Native Plants

Large Native Plant

With our pollinator pollution in enormous trouble around the country and around the world -- especially bees and Monarch butterflies -- Councilmember Koretz believes it is vitally important to help rebuild their habitat and to protect them from abusive pesticides and herbicides. If our pollinators disappear, our human food supply might not be far behind. Our native pollinators (as well as other insects, birds and animals) have evolved to interact with native plants. When we decide which plants to use for city projects, or for our homes, we can actually decide to increase healthy habitat for our native friends and help keep them healthy.

Additionally, as an effective measure to greatly reduce water consumption in Southern California, Councilmember Koretz has worked to financially incentivize the removal of lawns both as a City Councilmember and as a Boardmember in his two-year stint on the Metropolitan Water District Board. He introduced a City Council and is working hard to institute a motion as part of this effort to use those financial incentives to create a watershed approach to landscaping replacement, which includes the use of native plants. You can read that motion here.

Councilmember Koretz has been a big support of using native plants for landscaping in Los Angeles. Inspired and supported by CD-5 Palms constituent, Charles Miller and his group LA Native, in 2013, the Councilmember was able to move the Expo Line Board from using 3% native plant landscaping in CD-5 to over 90%.

LA Native has put together some guidelines to grow native plans in West Los Angeles, click here for more information.

Please see the story below for more details about the native plants on the Expo Line.

A victory for native plants
Friday, Jan 18, 2013

Los Angeles’ new Expo Line’s next stop is in Council District 5.  While a light rail train running through our neighborhoods may be a big and not always welcome change, we know that it’s the right thing to do to address one of the City’s most pressing problems: traffic, which not only contributes greatly to greenhouse gases, but also costs us economically in loss of worker productivity, and loss of quality of life.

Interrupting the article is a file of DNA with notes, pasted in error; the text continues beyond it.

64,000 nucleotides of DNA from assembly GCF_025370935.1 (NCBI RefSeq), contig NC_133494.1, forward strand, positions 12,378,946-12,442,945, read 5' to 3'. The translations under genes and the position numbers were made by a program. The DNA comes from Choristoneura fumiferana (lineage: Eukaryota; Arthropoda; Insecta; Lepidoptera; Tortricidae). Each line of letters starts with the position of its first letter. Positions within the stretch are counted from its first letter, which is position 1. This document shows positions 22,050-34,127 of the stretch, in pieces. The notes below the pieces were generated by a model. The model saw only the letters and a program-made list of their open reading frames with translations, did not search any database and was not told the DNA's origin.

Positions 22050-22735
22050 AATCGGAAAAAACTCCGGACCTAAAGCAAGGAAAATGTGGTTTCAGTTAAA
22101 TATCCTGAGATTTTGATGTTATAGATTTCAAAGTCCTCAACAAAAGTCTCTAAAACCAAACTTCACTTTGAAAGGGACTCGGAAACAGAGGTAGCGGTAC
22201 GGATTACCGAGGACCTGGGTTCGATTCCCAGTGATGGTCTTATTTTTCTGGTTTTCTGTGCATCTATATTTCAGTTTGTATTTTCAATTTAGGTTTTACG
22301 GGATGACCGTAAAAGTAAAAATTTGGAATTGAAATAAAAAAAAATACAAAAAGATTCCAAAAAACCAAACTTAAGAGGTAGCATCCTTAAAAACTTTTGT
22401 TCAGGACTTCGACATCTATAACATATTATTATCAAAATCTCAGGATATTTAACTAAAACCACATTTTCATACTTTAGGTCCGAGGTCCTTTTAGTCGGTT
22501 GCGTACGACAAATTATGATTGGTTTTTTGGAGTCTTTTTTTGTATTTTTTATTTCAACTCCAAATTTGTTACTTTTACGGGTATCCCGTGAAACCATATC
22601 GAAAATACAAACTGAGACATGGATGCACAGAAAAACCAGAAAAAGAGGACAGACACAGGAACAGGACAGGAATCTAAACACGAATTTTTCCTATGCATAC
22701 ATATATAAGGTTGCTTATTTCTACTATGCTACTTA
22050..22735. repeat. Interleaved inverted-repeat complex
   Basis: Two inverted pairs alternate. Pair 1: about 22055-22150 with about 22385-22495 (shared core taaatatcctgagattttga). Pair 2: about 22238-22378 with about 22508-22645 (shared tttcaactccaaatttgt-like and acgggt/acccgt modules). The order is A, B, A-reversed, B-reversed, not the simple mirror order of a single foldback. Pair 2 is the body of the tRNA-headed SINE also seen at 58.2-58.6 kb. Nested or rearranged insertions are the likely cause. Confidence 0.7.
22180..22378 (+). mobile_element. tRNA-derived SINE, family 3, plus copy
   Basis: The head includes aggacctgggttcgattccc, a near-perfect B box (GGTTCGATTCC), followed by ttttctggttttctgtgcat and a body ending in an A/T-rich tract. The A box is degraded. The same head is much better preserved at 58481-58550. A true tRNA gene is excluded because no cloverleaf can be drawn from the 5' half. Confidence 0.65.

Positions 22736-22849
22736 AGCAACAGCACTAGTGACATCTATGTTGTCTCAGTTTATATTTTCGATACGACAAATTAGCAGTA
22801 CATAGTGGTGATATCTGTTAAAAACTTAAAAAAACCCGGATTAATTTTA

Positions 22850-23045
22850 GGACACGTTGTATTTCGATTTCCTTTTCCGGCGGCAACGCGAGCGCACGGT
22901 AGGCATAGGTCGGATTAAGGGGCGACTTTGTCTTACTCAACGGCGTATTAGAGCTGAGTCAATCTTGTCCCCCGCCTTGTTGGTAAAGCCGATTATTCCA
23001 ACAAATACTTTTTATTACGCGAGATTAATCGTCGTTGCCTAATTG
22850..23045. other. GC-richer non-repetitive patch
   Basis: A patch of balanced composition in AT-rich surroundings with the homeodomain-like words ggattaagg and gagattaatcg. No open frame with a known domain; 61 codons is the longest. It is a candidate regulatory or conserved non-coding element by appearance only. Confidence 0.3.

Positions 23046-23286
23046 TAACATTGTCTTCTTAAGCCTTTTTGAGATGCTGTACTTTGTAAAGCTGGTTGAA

Birds in a Native Plant

As Expo line moved into Phase 2 and therefore into CD-5 and CD-11, Councilmember Koretz was appointed along with Councilmember Bonin to serve on the Expo Line Board.  Local community groups including neighborhood councils spoke up and asked to be included in the conversation about the landscaping of Phase 2.  Charles Miller, who sits on the Palms Neighborhood Council, started a coalition called LA Native (, and set to work educating other community groups about the importance of using native plants to landscape Phase 2 of the Expo line.

Of course, native plants are pretty, even dazzling, and provide lovely decorative value to any landscape. The additional virtues of using native plants are plentiful.  Up to 70% of residential water used in California goes to watering primarily non-native plants, and nearly 20% of California’s energy is used to pump and treat water:  by contrast, plants native to California use only one-seventh the water of most non-native plants.  Also, plants native to California don’t require fertilizers – a primary source of water pollution.  Planting natives not only saves money, it reduces the contaminants that flow into Santa Monica Bay and into our struggling oceans.  Local birds and butterflies have long learned to feed off of, pollinate and otherwise interact with native plants, but generally ignore non-natives in a way that is injurious to nature's balance.

Purple Flowered Native Plant

Mr. Miller raised support for his initiative from the South Robertson Neighborhoods Council, the Westside Neighborhood Council, and the Mar Vista Community Council, as well as the Theodore Payne Foundation, the California Native Plant Society, the Los Angeles Audubon Society, Sustainable Works, Light Rail for Cheviot Hills and the Sierra Club West Los Angeles Chapter.  Councilmember Koretz took their lead and, in June 2012, introduced a motion to the Expo Board asking landscapers to use native plants to the fullest extent possible regarding the Expo Line.

The Expo Line’s Urban Design Committee has been working with its landscape architect and with the Theodore Payne Foundation the past year and on January 10th, 2012 presented several options to the Expo Board: from an option of using 60% native plants (an over 50% increase from the original design) to an option to using 90% native plants (an 80% increase).  The Expo Board, led by then-Los Angeles County Supervisor Zev Yaroslavsky, voted for the 90% option and also voted to look into native and non-invasive trees to replace the palm tree options suggested by the landscaper.  Councilmember Koretz was very pleased with the outcome and greatly appreciated Supervisor Yaroslavsky’s leadership.

CD5 Constituents Who Have Gone Native

Front yard


front yard


front yard


front yard

Fielder Cohen

If you would like to submit a photo from your own native plant garden in CD-5 for us to display here on the website, please send it to Andy Shrader in our office.